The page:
CLAUDIO GROSSMAN, Chairperson of the Committee against Torture, in opening remarks reiterated the importance the Committee accorded to cooperating with non-governmental organizations and their contribution to the work of the Committee. This tradition had allowed the Committee to get valuable information concerning countries and receive recommendations of non-governmental organizations, and so to see transparency in action. The relationship with non-governmental organizations happened during core functions of the Committee such as reporting or preparing lists of issues; it was however important that, in addition to hearing non-governmental organizations in relation to the examination of a country, they could also talk about working methods and receive their input on the working of the Committee as a whole.
Association for the Prevention of Torture said that it had been following the treaty bodies strengthening process closely and identified some gaps in the prevention of torture that had not been addressed. The Association for the Prevention of Torture suggested that the Committee made fewer recommendations to States during the examination of their reports and also suggested that the Committee invite national preventive mechanisms to participate in sessions and consider using information technology to bring in a larger group of stakeholders.
Amnesty International welcomed the opportunity to raise general issues with the Committee and said that the advance meetings with non-governmental organizations before the examination of countries were a valuable practice. Amnesty International was following closely the treaty bodies strengthening process, whose principal objective must be to enhance countries’ compliance with their obligations and the opportunity for people to enjoy their human rights. Amnesty International with others had produced a number of issue papers on this process, together with the 15-point summary of the Dublin II Outcome. Amnesty International remained concerned about the continuing lack of cooperation in the intergovernmental process of non-governmental organizations and treaty bodies. International standards governing detention were important for the working of this Committee and Amnesty International encouraged the Committee to follow closely the closed Working Group that was revising those standards and engage with them on this matter.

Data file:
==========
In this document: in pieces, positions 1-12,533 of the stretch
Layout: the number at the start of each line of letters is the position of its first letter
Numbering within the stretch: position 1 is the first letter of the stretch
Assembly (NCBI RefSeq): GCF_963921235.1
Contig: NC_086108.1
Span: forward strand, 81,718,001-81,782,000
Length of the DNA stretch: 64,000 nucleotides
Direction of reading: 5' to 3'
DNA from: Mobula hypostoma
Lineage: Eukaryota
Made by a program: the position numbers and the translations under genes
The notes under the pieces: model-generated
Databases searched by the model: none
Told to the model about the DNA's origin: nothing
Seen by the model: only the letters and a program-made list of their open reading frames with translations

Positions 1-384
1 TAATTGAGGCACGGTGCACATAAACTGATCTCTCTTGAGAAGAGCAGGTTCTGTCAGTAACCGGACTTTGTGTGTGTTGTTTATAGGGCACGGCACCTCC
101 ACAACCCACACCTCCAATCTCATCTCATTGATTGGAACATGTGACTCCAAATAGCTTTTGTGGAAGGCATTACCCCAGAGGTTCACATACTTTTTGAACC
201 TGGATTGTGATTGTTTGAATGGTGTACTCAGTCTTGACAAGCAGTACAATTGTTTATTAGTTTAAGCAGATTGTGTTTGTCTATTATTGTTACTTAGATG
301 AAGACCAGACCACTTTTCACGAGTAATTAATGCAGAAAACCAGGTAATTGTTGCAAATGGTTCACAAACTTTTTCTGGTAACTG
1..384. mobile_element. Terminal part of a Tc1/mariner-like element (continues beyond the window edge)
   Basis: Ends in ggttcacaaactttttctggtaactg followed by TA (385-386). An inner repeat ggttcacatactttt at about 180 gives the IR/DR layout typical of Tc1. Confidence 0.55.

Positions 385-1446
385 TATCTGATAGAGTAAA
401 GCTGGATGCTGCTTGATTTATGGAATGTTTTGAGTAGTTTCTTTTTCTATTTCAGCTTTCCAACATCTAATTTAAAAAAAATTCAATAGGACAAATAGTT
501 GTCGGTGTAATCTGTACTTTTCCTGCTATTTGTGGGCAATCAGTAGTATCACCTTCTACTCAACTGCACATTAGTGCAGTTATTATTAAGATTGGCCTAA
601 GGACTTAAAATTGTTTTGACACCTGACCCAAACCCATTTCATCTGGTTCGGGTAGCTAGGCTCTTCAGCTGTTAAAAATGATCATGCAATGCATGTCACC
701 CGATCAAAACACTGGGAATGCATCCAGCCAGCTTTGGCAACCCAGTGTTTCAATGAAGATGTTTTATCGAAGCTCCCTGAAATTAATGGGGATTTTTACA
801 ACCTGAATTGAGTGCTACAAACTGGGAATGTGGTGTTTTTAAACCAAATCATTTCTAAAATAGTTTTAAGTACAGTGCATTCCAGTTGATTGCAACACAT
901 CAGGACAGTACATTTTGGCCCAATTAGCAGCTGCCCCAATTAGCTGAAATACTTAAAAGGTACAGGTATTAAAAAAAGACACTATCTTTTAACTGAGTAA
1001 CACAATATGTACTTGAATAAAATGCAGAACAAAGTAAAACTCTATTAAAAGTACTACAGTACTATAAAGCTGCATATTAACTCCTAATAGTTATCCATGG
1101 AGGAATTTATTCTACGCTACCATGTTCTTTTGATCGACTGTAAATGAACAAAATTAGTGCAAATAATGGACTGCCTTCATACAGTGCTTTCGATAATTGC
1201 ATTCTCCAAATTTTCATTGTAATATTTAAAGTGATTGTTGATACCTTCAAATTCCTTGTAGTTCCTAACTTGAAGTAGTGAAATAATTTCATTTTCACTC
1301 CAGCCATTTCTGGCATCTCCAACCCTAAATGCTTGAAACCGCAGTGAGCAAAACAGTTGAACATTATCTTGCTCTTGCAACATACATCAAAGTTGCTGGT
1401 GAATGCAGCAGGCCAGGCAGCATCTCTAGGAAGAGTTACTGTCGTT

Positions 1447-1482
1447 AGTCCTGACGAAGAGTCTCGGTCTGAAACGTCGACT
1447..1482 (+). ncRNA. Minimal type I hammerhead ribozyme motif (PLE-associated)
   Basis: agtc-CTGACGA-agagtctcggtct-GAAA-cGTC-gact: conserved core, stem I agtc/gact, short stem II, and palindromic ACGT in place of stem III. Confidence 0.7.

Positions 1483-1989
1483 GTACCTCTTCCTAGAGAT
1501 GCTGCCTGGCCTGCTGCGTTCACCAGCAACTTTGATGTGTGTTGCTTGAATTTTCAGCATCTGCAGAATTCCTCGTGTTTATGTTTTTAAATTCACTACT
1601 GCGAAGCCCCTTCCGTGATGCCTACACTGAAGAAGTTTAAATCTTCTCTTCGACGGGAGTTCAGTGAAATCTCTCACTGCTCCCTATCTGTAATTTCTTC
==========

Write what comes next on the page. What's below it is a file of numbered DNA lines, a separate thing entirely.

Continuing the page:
Al Karama strongly encouraged the Committee to adopt its views in a timely matter which was particularly important when States parties refused to cooperate.
World Organization against Torture said that the implementation of concluding observations and recommendations of the Committee depended on the willingness of the State party. The lack of this implementation was a serious matter that needed to be followed up. With regard to the information on the follow up process, the non-governmental organization welcomed the creation of a separate webpage and insisted that more information on follow up of recommendations was provided. The Committee should consider conducting field missions and better cooperation between various United Nations bodies could be developed for States that experienced persistent problems in the implementation of the recommendations and concluding observations.